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Boring' reading and nearsightedness.

"Boring' reading and nearsightedness

Glasses worn for nearsightedness are acommon sight among those who love to read, a studious relationship that has been attributed to everything from lack of eye exercise to improper diet. But nearsightedness may actually be a reflection of "nonstimulating' viewing that visually starves certain areas of the eye, say scientists at the City University of New York. They further suggest that the black-and-white page might do well with a splash of color.

"It's always been assumed that readingis related to myopia [nearsightedness caused by lengthening of the eyeball] because of the closeness of the page,' says project leader Josh Wallman. But he attributes at least some myopia to what he calls "the peculiarities of the page,' where the majority of characters are black and uniformly small. "Reading is a kind of mild deprivation of the retina, mainly because the cells away from the [center of the retina] cannot distinguish between the little characters of the typical printed page,' he told SCIENCE NEWS. The New York group tested the effects of visual deprivation on those areas of the retina other than the center, which sees images most clearly.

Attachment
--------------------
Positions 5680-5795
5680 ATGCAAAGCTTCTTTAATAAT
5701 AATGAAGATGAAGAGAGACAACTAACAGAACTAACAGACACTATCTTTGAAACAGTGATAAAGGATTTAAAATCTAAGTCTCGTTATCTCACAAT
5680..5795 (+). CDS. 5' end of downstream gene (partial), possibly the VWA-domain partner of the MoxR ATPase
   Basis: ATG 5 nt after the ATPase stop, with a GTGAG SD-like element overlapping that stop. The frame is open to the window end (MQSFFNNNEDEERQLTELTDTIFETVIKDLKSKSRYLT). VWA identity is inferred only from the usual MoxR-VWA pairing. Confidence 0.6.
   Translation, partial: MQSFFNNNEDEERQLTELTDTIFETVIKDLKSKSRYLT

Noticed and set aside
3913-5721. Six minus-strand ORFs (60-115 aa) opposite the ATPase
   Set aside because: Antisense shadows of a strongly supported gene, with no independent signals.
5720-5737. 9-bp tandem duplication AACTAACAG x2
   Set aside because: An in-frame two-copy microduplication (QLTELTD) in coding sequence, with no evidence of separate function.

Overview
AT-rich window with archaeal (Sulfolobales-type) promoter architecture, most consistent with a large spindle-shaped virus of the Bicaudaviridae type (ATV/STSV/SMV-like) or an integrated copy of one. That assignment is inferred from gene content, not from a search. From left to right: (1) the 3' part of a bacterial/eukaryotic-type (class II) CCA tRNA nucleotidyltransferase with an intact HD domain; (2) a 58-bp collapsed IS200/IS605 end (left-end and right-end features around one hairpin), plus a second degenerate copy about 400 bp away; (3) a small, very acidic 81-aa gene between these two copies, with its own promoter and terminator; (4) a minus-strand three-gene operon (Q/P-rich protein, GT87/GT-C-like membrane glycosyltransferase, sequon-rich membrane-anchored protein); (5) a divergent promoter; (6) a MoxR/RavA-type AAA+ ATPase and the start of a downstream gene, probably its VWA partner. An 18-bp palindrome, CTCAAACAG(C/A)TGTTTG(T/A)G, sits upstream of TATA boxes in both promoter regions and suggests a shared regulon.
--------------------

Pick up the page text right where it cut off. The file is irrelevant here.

By covering the eyes of chicks withtranslucent "blinders' of different shapes, the scientists blocked visual images from being "seen' by part or all of the retina. The experiments induced local myopia-mimicking changes in the shape of the animals' eyes, which became enlarged only in the regions deprived of visual images. Previous laboratory experiments by other groups have focused on global, or overall, changes in the shape of the eye caused by image deprivation, the scientists report in the July 3 SCIENCE.

Why the changes are so localized isunknown, says Wallman. But the group currently is searching for diffusible chemicals that may be signals sent by the understimulated retina to the corresponding outside layers of the eye, subsequently encouraging the changes in eye shape.

Wallman and his coauthors say it islikely that further research will confirm several of the theories on myopia. Because many questions remain unanswered, identifying a possible chemical cause would offer no clear message on ways to prevent all myopia, says Wallman. However, he does suggest that revised page design, with large, colored forms scattered amid the black-and-white print, may stimulate broader areas on the retina.
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Author:Edwards, Diane D.
Publication:Science News
Date:Jul 11, 1987
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